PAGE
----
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Hocking Hills Culinary Delights

No matter where you travel, the best way to really experience the local culture is to seek out dining experiences unique to the area. That doesn’t mean you have to dine exclusively at five-star restaurants; in fact, in some locations that might not even be an option. Take the Hocking Hills area in Southeastern Ohio, for example. Located near the center of Ohio Appalachian country, this region has long been noted for its scenic drives and natural beauty, however it’s also a fun place to enjoy some unique culinary delights.

First stop — Etta’s Lunch Box Cafe, a required stop on any Hocking Hills culinary itinerary. Located in New Plymouth, near the intersection of State Route 328 and State Route 56, this combination general store and cafe is the brainchild of Tim Seewer and LaDora Ousley. Named for Grandma Etta, it was originally built to house La Dora’s ever expanding lunchbox collection.

Over the years, LaDora has amassed over 800 lunchboxes, with the oldest one dating back to 1902. Believe me, it’s quite the collection. They are everywhere — on the shelves, the window sills, the counters and even hanging from the ceiling. To be honest you could spend hours just looking at them and trying to pick out the ones you carried to school. It’s a great walk down memory lane. And even though the cafe is housed in a historic building, it has a level entrance and plenty of room for a wheelchair or scooter to navigate around the dining area.

Tim also whips up a mighty fine meal. The menu is simple and includes sandwiches, salads and breakfast entrees, but the portions are substantial and the food is tasty. And you couldn’t have better company than Tim, who is a veritable cornucopia of 60s TV trivia. Order a sandwich to go and enjoy a picnic or eat on the premises and enjoy the ambiance. Either way you can’t miss.

For a sample of the other end of the Hocking Hills dining spectrum, head up north to Logan and treat yourself to dinner at the Inn at Cedar Falls. Housed in two 1840s log cabins, this intimate restaurant seats 45 and is noted for unique dishes prepared with fresh locally grown ingredients. The wine list is substantial and the deserts are decadent. Be sure and save room for the excellent bread pudding. In a word, it’s sinful.

As far as access goes, although the main parking lot is located across the street, accessible parking is available in front of the restaurant, near the accessible entrance. There are two steps down and a narrow doorway at the front restaurant entrance, but guests who can’t manage the steps can access the back portion of the restaurant through the patio. It’s not well marked but the employees are very helpful and are happy to offer assistance or directions.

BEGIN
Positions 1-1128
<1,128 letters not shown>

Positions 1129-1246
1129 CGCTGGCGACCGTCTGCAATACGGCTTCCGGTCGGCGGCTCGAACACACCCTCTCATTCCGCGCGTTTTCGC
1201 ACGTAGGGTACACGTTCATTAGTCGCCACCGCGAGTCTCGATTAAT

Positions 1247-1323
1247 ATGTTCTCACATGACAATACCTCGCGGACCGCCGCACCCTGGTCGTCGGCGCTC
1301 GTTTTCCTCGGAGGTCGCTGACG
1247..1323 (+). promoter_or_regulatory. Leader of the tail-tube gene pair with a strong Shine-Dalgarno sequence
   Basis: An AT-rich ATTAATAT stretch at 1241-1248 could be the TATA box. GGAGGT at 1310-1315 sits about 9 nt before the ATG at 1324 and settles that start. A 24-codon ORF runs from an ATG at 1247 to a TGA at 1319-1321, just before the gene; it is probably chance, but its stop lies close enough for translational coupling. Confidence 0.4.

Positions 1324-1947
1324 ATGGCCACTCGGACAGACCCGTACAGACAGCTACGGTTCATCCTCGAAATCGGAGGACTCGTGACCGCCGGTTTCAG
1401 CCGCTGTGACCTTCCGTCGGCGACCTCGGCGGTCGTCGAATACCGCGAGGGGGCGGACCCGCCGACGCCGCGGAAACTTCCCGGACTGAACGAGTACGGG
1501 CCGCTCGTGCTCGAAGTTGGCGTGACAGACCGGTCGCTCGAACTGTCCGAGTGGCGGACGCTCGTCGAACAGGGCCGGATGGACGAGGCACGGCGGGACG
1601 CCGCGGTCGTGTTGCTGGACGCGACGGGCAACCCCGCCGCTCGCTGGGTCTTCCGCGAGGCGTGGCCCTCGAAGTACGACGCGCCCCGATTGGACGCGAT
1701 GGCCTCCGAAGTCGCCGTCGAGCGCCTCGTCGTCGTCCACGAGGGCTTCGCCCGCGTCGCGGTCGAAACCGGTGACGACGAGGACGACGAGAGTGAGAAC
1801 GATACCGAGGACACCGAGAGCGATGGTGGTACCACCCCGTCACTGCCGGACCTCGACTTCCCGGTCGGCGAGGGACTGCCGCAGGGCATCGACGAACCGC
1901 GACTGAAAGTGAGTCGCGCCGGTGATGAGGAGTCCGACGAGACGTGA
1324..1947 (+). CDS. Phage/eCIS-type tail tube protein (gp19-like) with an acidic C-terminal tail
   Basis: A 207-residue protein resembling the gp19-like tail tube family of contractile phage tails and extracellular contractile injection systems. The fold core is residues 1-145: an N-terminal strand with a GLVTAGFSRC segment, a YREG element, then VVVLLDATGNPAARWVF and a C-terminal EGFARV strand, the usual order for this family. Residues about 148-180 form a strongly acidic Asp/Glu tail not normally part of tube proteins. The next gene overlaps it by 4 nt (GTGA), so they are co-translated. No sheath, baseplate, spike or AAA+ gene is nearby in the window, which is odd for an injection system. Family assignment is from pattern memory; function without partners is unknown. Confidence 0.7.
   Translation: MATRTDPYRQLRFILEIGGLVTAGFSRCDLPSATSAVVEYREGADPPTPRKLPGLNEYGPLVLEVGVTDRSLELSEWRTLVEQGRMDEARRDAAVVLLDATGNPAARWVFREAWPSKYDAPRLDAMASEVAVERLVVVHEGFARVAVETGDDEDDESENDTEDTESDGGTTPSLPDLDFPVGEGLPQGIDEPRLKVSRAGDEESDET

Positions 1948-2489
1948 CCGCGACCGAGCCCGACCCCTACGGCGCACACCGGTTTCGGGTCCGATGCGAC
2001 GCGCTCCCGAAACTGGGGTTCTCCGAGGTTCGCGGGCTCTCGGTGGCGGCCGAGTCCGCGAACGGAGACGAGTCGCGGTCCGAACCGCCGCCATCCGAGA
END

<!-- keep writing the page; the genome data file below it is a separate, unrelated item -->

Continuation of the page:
And if you’d like to spend the night, the inn has two accessible options; the Sumac Cottage and the Redbud Cabin. Both offer good access and are equipped with roll-in showers. The Sumac Cottage sleeps two, while the larger Redbud Cabin sleeps four.

Finally, for a totally casual dining experience, pack a picnic lunch and head down the road to Ash Cave, one of the top natural attractions in Hocking Hills State Park. And the good news is, this beautiful area is also nicely accessible. There is accessible parking at the trailhead, with barrier-free access to a scenic quarter-mile paved trail which winds alongside the river. The surrounding trees provide a nice shade cover and the level trail is easily navigable in a wheelchair or a scooter. It’s a very pleasant stroll and the trail is well maintained. As an added bonus there’s a misty waterfall at the end of the trail (best viewed after heavy rains) right next to the cave.

And when you’re ready to chow down, head back to the trailhead, where you’ll find a number of accessible picnic tables. It’s a very pleasant place for a midday break and a great way to experience the natural beauty of Ohio’s Hocking Hills.

If You Go

Etta’s Lunchbox Cafe
(740) 380-0736
www.ettaslunchboxcafe.com

The Inn at Cedar Falls
(740) 385-7489
www.innatcedarfalls.com

Ash Cave
www.hockinghills.com/parks/p_ash.htm